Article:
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Spatiotemporal variation of crown-scale stomatal conductance in an arid Vitis vinifera L. cv. Merlot vineyard: direct effects of hydraulic properties and indirect effects of canopy leaf area.

Publication ,  Journal Article
Zhang, Y; Oren, R; Kang, S
Published in: Tree physiology
March 2012

Vineyards were planted in the arid region of northwest China to meet the local economic strategy while reducing agricultural water use. Sap flow, environmental variables, a plant characteristic (sapwood-to-leaf area ratio, A(s)/A(l)) and a canopy characteristic (leaf area index, L) were measured in a vineyard in the region during the growing season of 2009, and hourly canopy stomatal conductance (G(si)) was estimated for individual vines to quantify the relationships between G(si) and these variables. After accounting for the effects of vapor pressure deficit (D) and solar radiation (R(s)) on G(si), much of the remaining variation of reference G(si) (G(siR)) was driven by that of leaf-specific hydraulic conductivity, which in turn was driven by that of A(s)/A(l). After accounting for that effect on G(siR), appreciable temporal variation remained in the decline rate of G(siR) with decreasing vineyard-averaged relative extractable soil water (θ(E)). This variation was related to the differential decline ofθ(E) near each monitored vine, decreasing faster between irrigation events near vines where L was greater, thus adding to the spatiotemporal variation of G(siR) observed in the vineyard. We also found that the vines showed isohydric-like behavior whenθ(E) was low, but switched to anisohydric-like behavior with increasingθ(E). Modeledθ(E) and associated G(s) of a canopy with even L (1.9 m(2) m(-2)) were greater than that of the same average L but split between the lowest and highest L observed along sections of rows in the vineyard (1.2 and 2.6 m(2) m(-2)) by 6 and 12%, respectively. Our results suggest that managing sectional L near the average, rather than allowing a wide variation, can reduce soil water depletion, maintaining G(s) higher, thus potentially enhancing yield.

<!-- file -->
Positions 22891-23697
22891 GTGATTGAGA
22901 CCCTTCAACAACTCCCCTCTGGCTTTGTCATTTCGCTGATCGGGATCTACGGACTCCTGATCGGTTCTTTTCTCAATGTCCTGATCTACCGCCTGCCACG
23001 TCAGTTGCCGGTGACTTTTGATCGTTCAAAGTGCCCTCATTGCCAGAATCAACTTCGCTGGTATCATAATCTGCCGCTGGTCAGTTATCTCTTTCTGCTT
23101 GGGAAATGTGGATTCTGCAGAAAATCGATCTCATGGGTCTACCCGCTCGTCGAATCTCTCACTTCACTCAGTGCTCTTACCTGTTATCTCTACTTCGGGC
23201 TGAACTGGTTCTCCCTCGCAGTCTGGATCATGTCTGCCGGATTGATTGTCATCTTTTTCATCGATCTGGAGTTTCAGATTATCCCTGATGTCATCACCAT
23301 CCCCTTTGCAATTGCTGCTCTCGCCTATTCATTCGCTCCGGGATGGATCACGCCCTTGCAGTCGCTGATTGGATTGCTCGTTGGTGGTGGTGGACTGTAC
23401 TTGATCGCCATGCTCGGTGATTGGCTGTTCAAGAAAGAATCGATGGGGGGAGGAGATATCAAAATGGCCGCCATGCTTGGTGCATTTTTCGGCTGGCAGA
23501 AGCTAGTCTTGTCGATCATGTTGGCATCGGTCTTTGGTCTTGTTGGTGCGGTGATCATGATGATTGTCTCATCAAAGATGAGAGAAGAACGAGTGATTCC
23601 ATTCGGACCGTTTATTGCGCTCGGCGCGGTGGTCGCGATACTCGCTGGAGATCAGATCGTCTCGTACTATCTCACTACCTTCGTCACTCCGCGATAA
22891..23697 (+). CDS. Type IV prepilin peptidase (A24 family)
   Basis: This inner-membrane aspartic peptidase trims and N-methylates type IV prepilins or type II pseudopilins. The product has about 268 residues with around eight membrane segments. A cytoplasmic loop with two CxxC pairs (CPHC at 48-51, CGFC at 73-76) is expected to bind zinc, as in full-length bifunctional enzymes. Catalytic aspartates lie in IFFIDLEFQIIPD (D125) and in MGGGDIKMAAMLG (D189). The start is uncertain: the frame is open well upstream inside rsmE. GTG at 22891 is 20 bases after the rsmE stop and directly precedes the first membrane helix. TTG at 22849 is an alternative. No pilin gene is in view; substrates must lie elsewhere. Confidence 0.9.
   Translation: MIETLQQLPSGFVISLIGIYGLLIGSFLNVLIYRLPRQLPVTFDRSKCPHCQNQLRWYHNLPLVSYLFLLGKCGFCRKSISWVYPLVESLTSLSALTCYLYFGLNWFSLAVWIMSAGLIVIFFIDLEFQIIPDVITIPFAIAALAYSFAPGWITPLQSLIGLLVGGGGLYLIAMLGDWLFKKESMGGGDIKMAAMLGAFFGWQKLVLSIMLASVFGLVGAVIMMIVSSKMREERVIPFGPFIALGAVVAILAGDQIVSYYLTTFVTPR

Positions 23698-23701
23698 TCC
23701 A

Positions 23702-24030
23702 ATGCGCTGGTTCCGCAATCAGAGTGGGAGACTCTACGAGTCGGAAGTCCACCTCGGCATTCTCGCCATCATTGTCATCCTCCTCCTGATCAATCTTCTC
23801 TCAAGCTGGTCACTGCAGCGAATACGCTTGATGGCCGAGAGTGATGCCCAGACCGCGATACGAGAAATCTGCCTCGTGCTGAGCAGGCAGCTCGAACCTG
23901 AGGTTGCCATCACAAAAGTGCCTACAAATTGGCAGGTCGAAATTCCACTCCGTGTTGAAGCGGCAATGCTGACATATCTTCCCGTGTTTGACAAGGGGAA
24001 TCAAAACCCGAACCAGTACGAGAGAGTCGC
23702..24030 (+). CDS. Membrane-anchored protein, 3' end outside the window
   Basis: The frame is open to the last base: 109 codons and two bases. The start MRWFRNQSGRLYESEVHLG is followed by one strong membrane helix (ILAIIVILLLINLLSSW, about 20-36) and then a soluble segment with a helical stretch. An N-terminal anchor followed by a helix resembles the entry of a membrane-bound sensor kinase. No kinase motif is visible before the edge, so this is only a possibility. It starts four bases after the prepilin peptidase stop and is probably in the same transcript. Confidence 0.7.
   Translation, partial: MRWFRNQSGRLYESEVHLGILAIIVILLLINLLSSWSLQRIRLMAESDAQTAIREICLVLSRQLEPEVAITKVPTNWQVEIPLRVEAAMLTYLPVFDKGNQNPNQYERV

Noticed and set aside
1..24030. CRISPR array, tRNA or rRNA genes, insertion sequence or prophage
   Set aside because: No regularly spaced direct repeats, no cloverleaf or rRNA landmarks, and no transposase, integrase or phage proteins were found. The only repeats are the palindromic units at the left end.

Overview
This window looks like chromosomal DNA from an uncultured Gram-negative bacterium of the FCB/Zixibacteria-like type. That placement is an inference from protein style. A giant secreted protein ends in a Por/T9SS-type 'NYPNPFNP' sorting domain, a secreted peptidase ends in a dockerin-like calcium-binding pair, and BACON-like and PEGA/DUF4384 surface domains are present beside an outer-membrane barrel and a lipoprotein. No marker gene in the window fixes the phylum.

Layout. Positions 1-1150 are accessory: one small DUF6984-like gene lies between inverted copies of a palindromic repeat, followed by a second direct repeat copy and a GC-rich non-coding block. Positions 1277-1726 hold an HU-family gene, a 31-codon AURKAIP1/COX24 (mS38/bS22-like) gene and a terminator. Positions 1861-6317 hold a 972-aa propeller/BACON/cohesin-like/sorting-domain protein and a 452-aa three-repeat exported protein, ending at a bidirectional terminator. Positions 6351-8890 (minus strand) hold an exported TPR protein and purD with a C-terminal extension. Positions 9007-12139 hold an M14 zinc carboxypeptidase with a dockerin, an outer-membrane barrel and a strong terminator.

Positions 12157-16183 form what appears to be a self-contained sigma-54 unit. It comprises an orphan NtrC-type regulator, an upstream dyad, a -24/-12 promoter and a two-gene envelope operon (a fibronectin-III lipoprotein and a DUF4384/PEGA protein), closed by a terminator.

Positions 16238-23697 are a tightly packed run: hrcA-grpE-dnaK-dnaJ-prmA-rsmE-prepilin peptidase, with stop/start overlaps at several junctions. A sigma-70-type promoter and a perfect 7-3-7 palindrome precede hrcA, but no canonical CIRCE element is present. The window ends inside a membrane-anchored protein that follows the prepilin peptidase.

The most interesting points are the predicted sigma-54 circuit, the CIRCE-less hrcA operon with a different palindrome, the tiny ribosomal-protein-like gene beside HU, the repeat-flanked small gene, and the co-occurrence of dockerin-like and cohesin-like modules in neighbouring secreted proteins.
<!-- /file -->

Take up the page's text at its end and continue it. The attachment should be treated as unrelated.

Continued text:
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Published In

Tree physiology

DOI

EISSN

1758-4469

ISSN

0829-318X

Publication Date

March 2012

Volume

32

Issue

3

Start / End Page

262 / 279

Related Subject Headings

  • Xylem
  • Water
  • Vitis
  • Vapor Pressure
  • Time Factors
  • Sunlight
  • Soil
  • Seasons
  • Plant Transpiration
  • Plant Stomata
 

Citation

Journal cover image

Published In

Tree physiology

DOI

EISSN

1758-4469

ISSN

0829-318X

Publication Date

March 2012

Volume

32

Issue

3

Start / End Page

262 / 279

Related Subject Headings

  • Xylem
  • Water
  • Vitis
  • Vapor Pressure
  • Time Factors
  • Sunlight
  • Soil
  • Seasons
  • Plant Transpiration
  • Plant Stomata